Tuesday, March 18, 2008

Midwest Peregrine Society

Last Wednesday evening we had a Volunteer Enrichment Program at The Raptor Center. Even though it meant a long day, work 5am to 1pm then volunteer from 1pm to 5pm then catch a bite to eat and get back by 7pm for the program, I decided that I really wanted to attend. The speaker for the evening was Jackie Fallon, who is the Minnesota coordinator for the Midwest Peregrine Society, and the subject was What's New with Peregrine Falcons. The Midwest Peregrine Society was founded in 1982 by Bud Tordoff, from the Bell Museum and University of Minnesota and Pat Redick, co-founder of the Raptor Center. Since the initial releases in Weaver Dunes, MN in 1982 the Midwest Peregrine Society has released 1265 birds in Minnesota, Wisconsin, Michigan, Illinois, Iowa, North and South Dakota, Indiana, Ohio, Kansas, Missouri, and Kentucky as well as Manitoba and Ontario, Canada. Besides the very successful release program the Midwest Peregrine Society also monitors the falcons in the region and keeps a data base with over 4500 records. This is possible because each year volunteers go out to known nesting sites and identify which falcons are nesting in the location by an ID band that is placed on each peregrines leg. In the Midwest these bands are currently black over green and have a unique number combination which is recorded in the database.

This band was on a bird below which I photographed on the University of Minnesota St Paul campus last November. With the band I was able to identify the bird as Marcia who was hatched in 2002 in Monticello. Marcia nested in 2006 and 2007 at the Space Tower on the Minnesota State Fair grounds but was unsuccessful in hatching any eggs so far.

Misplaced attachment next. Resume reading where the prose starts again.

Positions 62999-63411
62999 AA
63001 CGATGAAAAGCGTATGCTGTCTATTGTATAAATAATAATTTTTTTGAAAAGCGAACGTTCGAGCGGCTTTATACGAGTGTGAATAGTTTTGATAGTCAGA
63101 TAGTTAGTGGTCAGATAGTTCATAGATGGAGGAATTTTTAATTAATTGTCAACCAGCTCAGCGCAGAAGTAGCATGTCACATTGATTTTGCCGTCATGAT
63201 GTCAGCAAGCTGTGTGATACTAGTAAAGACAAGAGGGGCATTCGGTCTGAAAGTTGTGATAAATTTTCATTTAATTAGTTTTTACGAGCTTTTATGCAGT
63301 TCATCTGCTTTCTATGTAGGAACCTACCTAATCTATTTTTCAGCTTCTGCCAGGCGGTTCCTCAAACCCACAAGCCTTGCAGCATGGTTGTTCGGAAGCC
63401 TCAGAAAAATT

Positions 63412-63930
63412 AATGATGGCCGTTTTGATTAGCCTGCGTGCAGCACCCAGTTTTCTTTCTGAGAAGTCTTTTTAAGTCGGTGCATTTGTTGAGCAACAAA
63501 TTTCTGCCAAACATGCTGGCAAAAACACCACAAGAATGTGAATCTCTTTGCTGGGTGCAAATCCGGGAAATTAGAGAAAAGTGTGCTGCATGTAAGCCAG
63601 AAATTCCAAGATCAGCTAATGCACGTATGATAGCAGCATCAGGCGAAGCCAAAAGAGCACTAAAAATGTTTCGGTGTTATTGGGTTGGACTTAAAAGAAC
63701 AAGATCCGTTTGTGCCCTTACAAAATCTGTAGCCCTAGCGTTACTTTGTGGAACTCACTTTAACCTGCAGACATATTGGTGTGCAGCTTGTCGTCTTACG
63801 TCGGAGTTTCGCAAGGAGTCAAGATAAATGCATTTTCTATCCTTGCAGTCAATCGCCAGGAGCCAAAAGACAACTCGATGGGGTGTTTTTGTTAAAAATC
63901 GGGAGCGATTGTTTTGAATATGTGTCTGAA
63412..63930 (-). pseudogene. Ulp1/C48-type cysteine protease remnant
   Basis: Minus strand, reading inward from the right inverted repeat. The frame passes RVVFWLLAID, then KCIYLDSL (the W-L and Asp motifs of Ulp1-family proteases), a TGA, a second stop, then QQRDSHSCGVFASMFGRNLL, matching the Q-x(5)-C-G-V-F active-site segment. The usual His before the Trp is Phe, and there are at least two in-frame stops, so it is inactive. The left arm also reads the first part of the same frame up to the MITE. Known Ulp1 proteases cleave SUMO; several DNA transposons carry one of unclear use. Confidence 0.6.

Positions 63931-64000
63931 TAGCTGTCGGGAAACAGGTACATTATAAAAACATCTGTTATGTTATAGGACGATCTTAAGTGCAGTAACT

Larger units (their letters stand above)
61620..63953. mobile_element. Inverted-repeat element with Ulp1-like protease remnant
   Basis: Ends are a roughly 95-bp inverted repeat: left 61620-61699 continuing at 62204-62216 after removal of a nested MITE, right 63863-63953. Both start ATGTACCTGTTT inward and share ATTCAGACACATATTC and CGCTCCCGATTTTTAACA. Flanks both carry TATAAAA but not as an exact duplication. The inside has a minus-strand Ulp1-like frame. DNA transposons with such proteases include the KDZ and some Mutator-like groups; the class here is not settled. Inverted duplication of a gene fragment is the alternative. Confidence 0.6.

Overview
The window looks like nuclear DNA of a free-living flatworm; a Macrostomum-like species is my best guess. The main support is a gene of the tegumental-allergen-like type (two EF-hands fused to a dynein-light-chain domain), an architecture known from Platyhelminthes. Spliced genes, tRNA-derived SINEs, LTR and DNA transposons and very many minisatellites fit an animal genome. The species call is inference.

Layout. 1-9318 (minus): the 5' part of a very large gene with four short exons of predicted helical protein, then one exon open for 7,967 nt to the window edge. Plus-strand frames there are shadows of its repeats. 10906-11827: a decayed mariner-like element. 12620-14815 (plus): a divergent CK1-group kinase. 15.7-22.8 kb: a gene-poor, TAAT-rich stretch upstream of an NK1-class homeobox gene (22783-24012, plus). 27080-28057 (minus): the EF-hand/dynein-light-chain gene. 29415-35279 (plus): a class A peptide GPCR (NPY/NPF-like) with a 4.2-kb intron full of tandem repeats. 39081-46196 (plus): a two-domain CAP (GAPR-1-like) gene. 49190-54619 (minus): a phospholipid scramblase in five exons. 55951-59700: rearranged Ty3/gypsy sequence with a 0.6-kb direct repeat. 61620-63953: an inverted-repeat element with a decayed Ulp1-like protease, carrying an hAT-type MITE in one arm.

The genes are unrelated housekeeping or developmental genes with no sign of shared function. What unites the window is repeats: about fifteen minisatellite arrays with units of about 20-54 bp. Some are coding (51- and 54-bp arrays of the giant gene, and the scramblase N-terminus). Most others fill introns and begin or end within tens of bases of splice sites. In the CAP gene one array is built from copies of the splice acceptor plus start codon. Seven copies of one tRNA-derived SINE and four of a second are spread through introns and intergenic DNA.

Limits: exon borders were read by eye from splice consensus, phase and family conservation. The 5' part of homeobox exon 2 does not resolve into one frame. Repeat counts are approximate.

Most of the falcons in the region are banded, about 80%, because each year volunteers from the Midwest Peregrine Society take the young chicks from the nest, take blood samples, band them and then return them to the nest. This can be difficult when you have an angry adult around.
Last year I also spent some time observing a peregrine that was living under the Mendota Bridge in Bloomington, MN. Unfortunately I did not get a photo of it's band so I could not ID it. The Mendota Bridge is one of many nesting sites in the Twin Cities area. I have already talked a bit with Jackie about volunteering to help this year, as long as I don't have to climb up or down any cliffs, tall buildings or bridges. I still need to send her my information so that she can determine which site would be best for me to observe. The Mendota Bridge may be one possibility, although so far it looks like only a single female has been spotted there so far this year.
Some other possible locations that I may be able to observe peregrines will be the bridge in Hastings, MN or the railroad bridge in Prescott, WI. This weekend while I was in Prescott searching for the harlequin duck I spotted one of the Prescott falcons up on the tresses of the railroad bridge.
According to the information from Jackie, the birds currently at Prescott are Butler and an unbanded female. The birds in Hastings are Charlie and an unknown female, no one has been able to read the band yet.

I am really looking forward to helping out and later this summer I plan to attend some of the public banding sessions so that I can get some picks of fuzzy little peregrine chicks.

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